Directed by Cathy Yan
Starring Margot Robbie, Rosie Perez, Mary Elizabeth Winstead
You know the old double-standard. Men are ardent, women are emotional. Men are assertive, women are bossy. Men take no prisoners, women are cold-hearted bitches. And in a comic-book movie universe where films like Wonder Woman and Captain Marvel are hellbent on proving that women can do anything men can do backwards and in heels, the joy of an entertainment like—take a deep breath with me here—Birds of Prey: And the Fantabulous Emancipation of One Harley Quinn is that women can give absolutely zero f**ks and just smash s**t up for the heck of it.
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And when everybody hates you the way all of Gotham City hates Harley Quinn (Margot Robbie), that’s exactly what you do. At the start of Birds of Prey, we learn that the Joker has dumped Harley, and so Harley decides to change her relationship status by driving an oil tanker into the chemical factory where the Clown Prince of Crime pushed her out of her old life as a clinical psychologist and into a vat of toxic waste. This announces to the entire city that she has lost the protection of her feared boyfriend, and now everybody is after her—including Roman Sionis (Ewan McGregor), the club owner and gangster whom Harley has been pissing off for years.
In a desperate bid to keep from getting murdered, Harley promises to retrieve for Roman a diamond encoded with the whereabouts of a long-lost Mafia family fortune. The problem is, the diamond was stolen from his vaguely psychotic henchman Victor Zsasz (a bleached blond Chris Messina) by a 12-year-old pickpocket named Cassandra Cain (a charming Ella Jay Basco). And Harley’s pursuit of the petty thief is at cross-purposes with a compassionate lounge singer at Roman’s club named Dinah Lance AKA Black Canary (Jurnee Smollett-Bell), who has a register that can shatter glass and flatten anyone with an eardrum, and the police detective she is informing for, Renee Montoya (Rosie Perez). Throw in a vigilante with a dark backstory named Huntress (Mary Elizabeth Winstead), and Ladies’ Night will never be the same again.
Harley serves as the unreliable narrator, and screenwriter Christina Hodson (Bumblebee) takes her structural cues from her anti-heroine’s fragmented psyche. The screenplay revels in chaos, diving headlong into action set pieces and then backtracking to provide context, plunking flashbacks within flashbacks, and employing voiceover that borrows a page from Lethal Weapon writer Shane Black’s handbook on How to Write Hard-Boiled Crime Capers. After describing Montoya as a cop out of a bad ‘80s movie, Harley delivers some hokey ‘80s dialogue of her own: “No cop ever gets stuff done until after they’ve been suspended.”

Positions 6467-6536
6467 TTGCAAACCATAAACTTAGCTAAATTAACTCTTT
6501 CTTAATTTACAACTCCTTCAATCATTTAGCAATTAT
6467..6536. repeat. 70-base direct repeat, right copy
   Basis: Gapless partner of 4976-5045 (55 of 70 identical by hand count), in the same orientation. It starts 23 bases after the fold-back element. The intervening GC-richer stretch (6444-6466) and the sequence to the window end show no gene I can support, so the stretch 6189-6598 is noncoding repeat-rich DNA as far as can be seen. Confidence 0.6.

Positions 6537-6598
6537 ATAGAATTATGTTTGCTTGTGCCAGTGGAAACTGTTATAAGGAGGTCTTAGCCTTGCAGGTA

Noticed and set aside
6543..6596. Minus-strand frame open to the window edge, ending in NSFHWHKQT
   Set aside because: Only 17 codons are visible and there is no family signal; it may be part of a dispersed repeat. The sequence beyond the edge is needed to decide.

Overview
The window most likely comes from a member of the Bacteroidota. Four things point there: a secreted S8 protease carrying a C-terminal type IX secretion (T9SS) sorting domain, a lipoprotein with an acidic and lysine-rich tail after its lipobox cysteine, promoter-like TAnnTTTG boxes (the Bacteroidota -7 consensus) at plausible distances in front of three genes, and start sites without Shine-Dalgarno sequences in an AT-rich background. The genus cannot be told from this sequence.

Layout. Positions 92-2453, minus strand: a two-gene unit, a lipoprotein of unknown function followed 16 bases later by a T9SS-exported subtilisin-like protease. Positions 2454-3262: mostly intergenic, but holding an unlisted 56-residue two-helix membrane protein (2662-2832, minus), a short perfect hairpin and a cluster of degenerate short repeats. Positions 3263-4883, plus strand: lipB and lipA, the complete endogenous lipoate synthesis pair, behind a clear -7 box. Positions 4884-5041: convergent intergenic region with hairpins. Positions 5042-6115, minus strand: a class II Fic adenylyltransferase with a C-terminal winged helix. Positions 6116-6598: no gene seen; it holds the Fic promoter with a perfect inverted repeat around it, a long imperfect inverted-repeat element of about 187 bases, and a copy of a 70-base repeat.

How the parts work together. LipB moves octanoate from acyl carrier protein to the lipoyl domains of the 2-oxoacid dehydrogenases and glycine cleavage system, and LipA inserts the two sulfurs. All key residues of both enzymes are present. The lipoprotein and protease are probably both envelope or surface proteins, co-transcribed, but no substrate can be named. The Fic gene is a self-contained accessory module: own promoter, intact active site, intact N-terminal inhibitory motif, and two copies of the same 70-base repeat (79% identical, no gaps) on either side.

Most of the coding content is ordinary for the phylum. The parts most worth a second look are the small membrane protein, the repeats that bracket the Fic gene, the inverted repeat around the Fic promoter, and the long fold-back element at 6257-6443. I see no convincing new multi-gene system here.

Hodson and director Cathy Yan throw so many glitter-encrusted ideas at the screen, they threaten to obscure Yan’s grasp of the narrative. There is Harley responding to her own voiceover, there is a running joke about the grievances each pursuer has with her, and there is one patently hilarious breaking-the-fourth-wall look. That all these ideas stick is no minor miracle: With the help of Chad Stahelski (the John Wick movies) and his 87Eleven crew’s muscular fight choreography, Birds of Prey is undergirded by confident—as well as violent—action. It’s not enough for Harley to kick a guy in the shins; she has to jump on his kneecaps while his legs are propped up on a table. It’s a who-gives-a-f**k moment that is gasp-inducing because now it’s women appropriating bad behavior from a long history of movies where men have always gotten away with it.
Still, Birds of Prey wears its feminism casually. Smollett-Bell is hard-as-nails without being screechy on a blackboard with it; Perez is corded and coiled, reminding you that women in their mid-50s are still badass; and Winstead steals her scenes by undercutting her character’s tragic origins for laughs. When they get together with Robbie, who once again effortlessly balances winsome quirk with wide-eyed menace, the movie becomes so much fun, you almost want to ask Hodson and Yan why they didn’t bring the women together sooner. (Watch out for a scene where Robbie passes a hair tie to Smollett-Bell during a lull in the fighting—it’s such an offhand display of female camaraderie that only a female director could have thought of.)
Flipping a middle finger at patriarchal standards, blissfully oblivious to its place in the bigger picture of the DC Extended Universe, Birds of Prey insists that girls just want to have fun. And the more glitter-bombed and bone-crunching that fun is, the better.
Photographs from Warner Bros. Pictures